Moving Pictures
Apr 17, 2020, 06:26AM

The End is Built into the Beginning

Endings, Beginnings is another solid effort from director Drake Doremus. B

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Director Drake Doremus specializes in moody romantic dramas, utilizing improvised dialogue, gauzy lighting, strangely assembled dialogue scenes and plotting that centers the characters' feelings.

Doremus is best known for 2011's Like Crazy, a film I've never loved, although it was one of the better on-screen turns by the late actor Anton Yelchin. Doremus went on to produce Love, Antosha, last year's outstanding documentary about Yelchin's life, which was directed by Doremus' longtime editor Garret Price. Now, the director has returned with a new film, Endings, Beginnings, this time focused on a young woman. It's also considerably superior to Like Crazy, even if it does make many of the same mistakes.

Endings, Beginnings, co-written by the director and Jardine Libaire, comes out on digital this week and VOD May 1. The film, which debuted at TIFF last fall, stars Shailene Woodley as Daphne, an aimless woman who, following a bad breakup, moves into the pool house of her married sister (Lindsay Sloane).

Daphne, following hazily explained recent events, vows to abstain from both drinking and dating for a period of six months, but that doesn't last long, as she soon falls into a love triangle with a pair of men (Fifty Shades' Jamie Dornan and Captain America's Sebastian Stan) who happen to be best friends.

As established in scenes Daphne has with her sister, with her mother (Wendi Malick) and with her art class/quasi therapy group (led by Kyra Sedgwick), the character is aimless and adrift, the way movie characters typically are in their early-20s. Daphne, though, is pushing 30. The film is about her quest for self-actualization.

The relationships she has with the two very different men are depicted in both scenes and uniquely-fonted text messages. Dornan's Jack is a writer, and something of a mature grownup, while Stan's Frank is a seemingly unemployed hanger-on with musicians, who's considerably needy.

The film establishes, in a subtle way, that that the sex she has with one of the men is considerably more satisfying than the other, mostly because Doremus films it in a sexy way with one and not the other. Doremus' style remains maddening at times, especially in several different dialogue scenes in which he skips around the conversation and what we're seeing doesn't match what the characters are saying. He also does annoying things with lighting, especially in a late scene where Daphne and her mom look out the window at reflected sunlight.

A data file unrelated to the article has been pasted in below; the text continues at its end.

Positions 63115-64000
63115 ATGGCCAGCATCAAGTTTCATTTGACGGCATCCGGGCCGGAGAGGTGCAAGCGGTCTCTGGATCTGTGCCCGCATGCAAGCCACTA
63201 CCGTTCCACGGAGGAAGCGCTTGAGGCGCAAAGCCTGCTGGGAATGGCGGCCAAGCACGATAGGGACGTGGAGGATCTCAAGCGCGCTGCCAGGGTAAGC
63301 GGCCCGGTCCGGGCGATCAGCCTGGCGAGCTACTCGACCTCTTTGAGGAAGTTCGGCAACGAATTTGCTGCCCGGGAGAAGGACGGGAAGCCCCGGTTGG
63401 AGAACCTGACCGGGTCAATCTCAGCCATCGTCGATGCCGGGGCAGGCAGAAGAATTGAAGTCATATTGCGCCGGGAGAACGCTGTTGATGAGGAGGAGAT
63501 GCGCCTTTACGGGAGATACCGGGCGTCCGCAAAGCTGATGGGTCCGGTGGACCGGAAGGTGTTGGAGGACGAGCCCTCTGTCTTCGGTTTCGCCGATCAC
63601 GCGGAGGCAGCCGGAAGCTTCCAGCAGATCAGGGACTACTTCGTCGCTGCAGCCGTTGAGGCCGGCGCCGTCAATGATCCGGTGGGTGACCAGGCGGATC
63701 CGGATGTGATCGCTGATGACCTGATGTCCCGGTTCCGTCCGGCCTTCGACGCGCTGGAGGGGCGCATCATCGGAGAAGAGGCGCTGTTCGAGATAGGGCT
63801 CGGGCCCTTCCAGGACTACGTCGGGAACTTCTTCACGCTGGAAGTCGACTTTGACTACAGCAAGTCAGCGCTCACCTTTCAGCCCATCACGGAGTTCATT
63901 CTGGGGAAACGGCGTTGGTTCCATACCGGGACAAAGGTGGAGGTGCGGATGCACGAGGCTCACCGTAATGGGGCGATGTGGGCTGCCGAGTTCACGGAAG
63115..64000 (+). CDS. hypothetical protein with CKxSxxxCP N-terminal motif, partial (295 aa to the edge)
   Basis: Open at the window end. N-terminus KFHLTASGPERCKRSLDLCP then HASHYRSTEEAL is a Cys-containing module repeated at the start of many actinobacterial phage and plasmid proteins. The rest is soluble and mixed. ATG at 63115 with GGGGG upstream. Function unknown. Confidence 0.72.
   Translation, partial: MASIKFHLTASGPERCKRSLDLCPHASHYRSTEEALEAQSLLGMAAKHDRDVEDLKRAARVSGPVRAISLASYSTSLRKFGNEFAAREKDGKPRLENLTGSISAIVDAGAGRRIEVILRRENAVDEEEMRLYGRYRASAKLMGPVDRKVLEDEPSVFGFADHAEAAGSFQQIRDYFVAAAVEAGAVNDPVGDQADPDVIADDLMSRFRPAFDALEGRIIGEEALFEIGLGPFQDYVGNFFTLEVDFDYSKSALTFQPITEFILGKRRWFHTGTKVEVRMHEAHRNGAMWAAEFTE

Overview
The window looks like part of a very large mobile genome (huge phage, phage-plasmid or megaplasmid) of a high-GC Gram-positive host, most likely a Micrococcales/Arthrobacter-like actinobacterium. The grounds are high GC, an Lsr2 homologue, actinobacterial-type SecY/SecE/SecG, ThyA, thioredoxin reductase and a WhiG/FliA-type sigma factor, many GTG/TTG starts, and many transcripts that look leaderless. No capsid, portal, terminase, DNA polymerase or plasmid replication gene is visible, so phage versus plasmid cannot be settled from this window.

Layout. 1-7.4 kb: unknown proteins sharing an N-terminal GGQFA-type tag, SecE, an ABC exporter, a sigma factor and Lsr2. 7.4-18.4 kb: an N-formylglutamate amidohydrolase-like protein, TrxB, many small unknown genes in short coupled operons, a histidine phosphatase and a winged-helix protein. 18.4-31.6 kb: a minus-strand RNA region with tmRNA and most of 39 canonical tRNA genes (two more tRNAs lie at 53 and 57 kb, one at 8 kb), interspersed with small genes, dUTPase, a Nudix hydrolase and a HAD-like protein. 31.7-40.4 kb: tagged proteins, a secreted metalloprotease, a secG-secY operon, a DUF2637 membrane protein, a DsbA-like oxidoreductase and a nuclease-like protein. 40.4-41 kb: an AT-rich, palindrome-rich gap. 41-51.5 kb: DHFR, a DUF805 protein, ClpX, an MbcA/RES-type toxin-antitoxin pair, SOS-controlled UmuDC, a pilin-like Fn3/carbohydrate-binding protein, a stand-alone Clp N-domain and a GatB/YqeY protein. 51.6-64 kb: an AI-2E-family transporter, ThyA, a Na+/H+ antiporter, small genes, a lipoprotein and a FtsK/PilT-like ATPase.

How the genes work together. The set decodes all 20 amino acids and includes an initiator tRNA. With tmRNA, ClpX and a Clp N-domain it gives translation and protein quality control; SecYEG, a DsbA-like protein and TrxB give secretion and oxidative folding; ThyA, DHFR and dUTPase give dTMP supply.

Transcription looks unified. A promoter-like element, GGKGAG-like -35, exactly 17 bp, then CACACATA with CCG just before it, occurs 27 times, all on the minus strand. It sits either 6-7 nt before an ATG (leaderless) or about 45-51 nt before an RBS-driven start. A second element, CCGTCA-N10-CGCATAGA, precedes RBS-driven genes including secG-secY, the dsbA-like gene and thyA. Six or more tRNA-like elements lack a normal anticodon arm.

Also, the two men look so much alike—both about the same height, and with scruffy facial hair—that there were multiple scenes where it took me awhile to realize which was on screen. A series of flashback scenes, involving Daphne's past drunken dalliance with a co-worker, aren’t only confusing, but that subplot's resolution feels unearned. I'm not sure why the film needed both that, and the flashbacks with the ex-boyfriend (played by Criminal Minds' Matthew Gray Gubler).

Still, I found the movie fascinating and engaging. Woodley, so outstanding a decade ago in The Descendants opposite George Clooney, has mostly fallen out of leading roles in recent years, although she did have a high-profile part on Big Little Lies. Her performance here is outstanding. It's a much better turn than Woodley's last prominent movie role, when she played the thankless part of Edward Snowden's girlfriend in Oliver Stone's 2016 Snowden.

I also liked that the film realizes that the main character is a mess, and accepts that and lets it lie. It also doesn't slot the two men into specific nice guy/bad boy archetypes. There's more to both of them than that. I was honestly shocked by the amount of smoking in this movie—it’s practically unheard of in a contemporary film.


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